Closing the Retrospective
Take it Back
Everyone writes a note with the most remarkable thing they learned during the retro. Put the notes in a visible place. In turn each participant reads out their own note.
The purpose of SaMoLo (Same of, More of, Less of) is to ask the team for feedback on how you’re doing as a facilitator. Create a matrix with three columns, with the headings Same of, More of, Less of. Ask each team member to write individual notes to give you feedback (you can stay in the room and talk about it as a group when everyone is done, or you can leave the room and come back when they’re done, or ask them to provide the feedback offline, if you prefer).
Note To Self
While retrospective activities generally focus on the entire team, this activity gives participants an opportunity to think about a specific take-away from the retrospective that they want to be sure they think about. Steps:
- Give the participants one minute to reflect upon the discussion that has just ended.
- Have each person write a note to self about something he/she wants to keep in a visible place as a reminder for the next week
Do You Have Good Follow Through?
Draw a scale, labeled ‘Probability we’ll implement our action items’. Mark ‘0%’ on the left and ‘100%’ on the right. Ask everyone to draw an emoticon of their current mood. Ask everyone to place their emoticon on the scale, to indicate their confidence that there will be follow through on the action items. Discuss what the results indicate.
From time to time, it can be helpful to flip the script, and rather than thinking back on what occurred over the most recent sprint or iteration, instead to take a forward-thinking approach. This type of activity can be particularly helpful if the team has plans to conduct (or already has conducted) a visioning or chartering activity. Similar to a Retrospective, Futurespectives can help teams reach their goals and agree how they will get there.
Futurespective Prime Directive
Much as their is a prime directive for retrospectives in general, consider this prime directive, written with a forward-thinking mindset:
“Hope and confidence come from proper involvement and a willingness to predict the unpredictable. We will fully engage on this opportunity to unite around an inclusive vision, and join hands in constructing a shared future.”– Paulo Caroli and TC Caetano
If you find yourself in a situation where you are working with a newly-formed team, or with a team (whether new or not) that is about to work on a feature set that is relatively unfamiliar, Likelihood vs Impact is a technique that you might find helpful. Given that this is a forward-leaning technique, it is best suited for a “futurespective” conversation.
Likelihood vs Impact
How to Facilitate Consider framing the conversation something like this: As we prepare to start working on <summary of feature set or problem space>, let’s talk about some things that could potentially happen (however unlikely they might be) and how any those things could impact our ability to deliver. To start the activity, ask the team members to either silently write down or verbally express examples of things that could potentially occur that could could slow or stop progress in a particular area in which the team needs to deliver. Set a specific timebox for this part of the conversation, ideally no more than five to ten minutes. Examples of areas that could help generate ideas for this conversation include:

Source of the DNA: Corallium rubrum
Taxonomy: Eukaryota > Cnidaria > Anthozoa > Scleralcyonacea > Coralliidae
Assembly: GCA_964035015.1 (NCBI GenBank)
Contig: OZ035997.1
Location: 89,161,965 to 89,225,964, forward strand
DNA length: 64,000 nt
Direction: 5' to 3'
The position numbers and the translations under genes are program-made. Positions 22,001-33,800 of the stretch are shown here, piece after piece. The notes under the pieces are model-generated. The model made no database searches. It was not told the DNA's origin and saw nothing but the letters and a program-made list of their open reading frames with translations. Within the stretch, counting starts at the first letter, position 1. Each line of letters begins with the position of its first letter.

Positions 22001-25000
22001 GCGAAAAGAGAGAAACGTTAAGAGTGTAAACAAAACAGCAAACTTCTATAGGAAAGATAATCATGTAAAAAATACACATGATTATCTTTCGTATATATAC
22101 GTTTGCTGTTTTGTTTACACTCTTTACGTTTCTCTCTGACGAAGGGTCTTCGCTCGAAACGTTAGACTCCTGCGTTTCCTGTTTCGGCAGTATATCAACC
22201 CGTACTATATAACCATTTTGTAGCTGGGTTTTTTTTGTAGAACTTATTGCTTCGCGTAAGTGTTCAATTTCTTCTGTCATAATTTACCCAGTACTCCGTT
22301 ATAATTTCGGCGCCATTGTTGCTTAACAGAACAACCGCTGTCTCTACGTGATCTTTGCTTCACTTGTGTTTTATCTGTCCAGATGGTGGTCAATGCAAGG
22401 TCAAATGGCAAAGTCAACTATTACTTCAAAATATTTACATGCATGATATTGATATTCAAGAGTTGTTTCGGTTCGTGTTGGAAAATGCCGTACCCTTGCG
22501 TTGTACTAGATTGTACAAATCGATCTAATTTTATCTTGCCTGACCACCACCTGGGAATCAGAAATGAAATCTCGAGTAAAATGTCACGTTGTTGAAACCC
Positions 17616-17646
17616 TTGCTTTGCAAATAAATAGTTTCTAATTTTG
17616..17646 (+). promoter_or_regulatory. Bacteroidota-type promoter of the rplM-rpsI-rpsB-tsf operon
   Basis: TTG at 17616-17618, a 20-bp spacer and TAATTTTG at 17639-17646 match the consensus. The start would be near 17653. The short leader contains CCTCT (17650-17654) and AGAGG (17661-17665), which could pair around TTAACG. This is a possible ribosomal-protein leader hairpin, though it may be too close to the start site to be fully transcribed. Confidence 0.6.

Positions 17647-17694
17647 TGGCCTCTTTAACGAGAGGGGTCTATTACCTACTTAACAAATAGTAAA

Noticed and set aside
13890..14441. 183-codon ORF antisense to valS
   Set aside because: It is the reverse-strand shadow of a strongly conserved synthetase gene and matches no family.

- Dependencies (e.g., on internal teams, vendors, or funding)
- Technical issues (e.g., End of Life of a particular platform or software product, challenges associated with software licensing)
- Organizational dynamics (e.g., a potential restructuring or shake-up in a department or organization, the departure of a key individual)
- Compliance concerns (e.g., the need to pass a financial or security audit)
Once you have an initial list of items, ask the team to score each one in terms of Likelihood and Impact, where 1 is the lowest and 5 is the highest. When you are done, each item will have an “L score” (relative Likelihood of it occurring) and an “I score” (relative impact if it occurs). For example, you could end up with items scored such as this:
- L1, I1. Low Likelihood, Low Impact
- L1, I5. Low Likelihood, High Impact
Once you’ve assigned your scores, you will have many options in terms of what to do with this data. For instance, you could:
- Arrange the items out in a matrix, with the Likelihood on one axis, and the Impact on the other axis
- Assign Action Items or next steps (as you would in a retrospective context, for instance)
For the purposes of this activity, choose a time frame – for instance, the next 3 months, or the next six months. Ask each participant to:
- Write a sentence (or more, if so inclined) to describe what “nirvana” looks like for this team
- Have each person read their sentence to the rest of the group.
- Try to come up with a single statement (or possibly more than one) that reasonably summarizes the team nirvana state
I Have a Dream
- Draw a vertical line, with one side labeled “Hopes” and the other side labeled “Concerns”
- Ask the participants to write down their hopes and concerns for the sprint that is about to begin
- Discuss visible patterns in either categories
Definition of Done
Definition of ‘Done’ can be different for different teams and may be called ‘Acceptance Criteria’. Having this criteria is a contract that limits misunderstanding and conflict between the customer and the team. They can limit the rework of a feature once it has been accepted and can guide discussion, estimation, and design. The DoD is not a shared understanding but explicit.
There are various factors which influence whether a given activity belongs in the DoD for a feature, a sprint or a release. Either the team does not have the skillset to incorporate activities, the right set of tools, or sprints are actual waterfalls.
Definition of Done is not static and shouldn’t be treated that way. It changes over time as the organization does. Defining one is up to you but don’t assert the functionality of a feature, focus on the value-add of the story. DoD is informed by reality where it captures the activities that can be realistically committed by the team to be completed.
- Code is peer-reviewed
- Code is deployed to test environment
- Feature is tested against acceptance criteria
- Feature passes regression testing
- Feature passes smoke test
- Feature is documented
- Feature ok-ed by Product Owner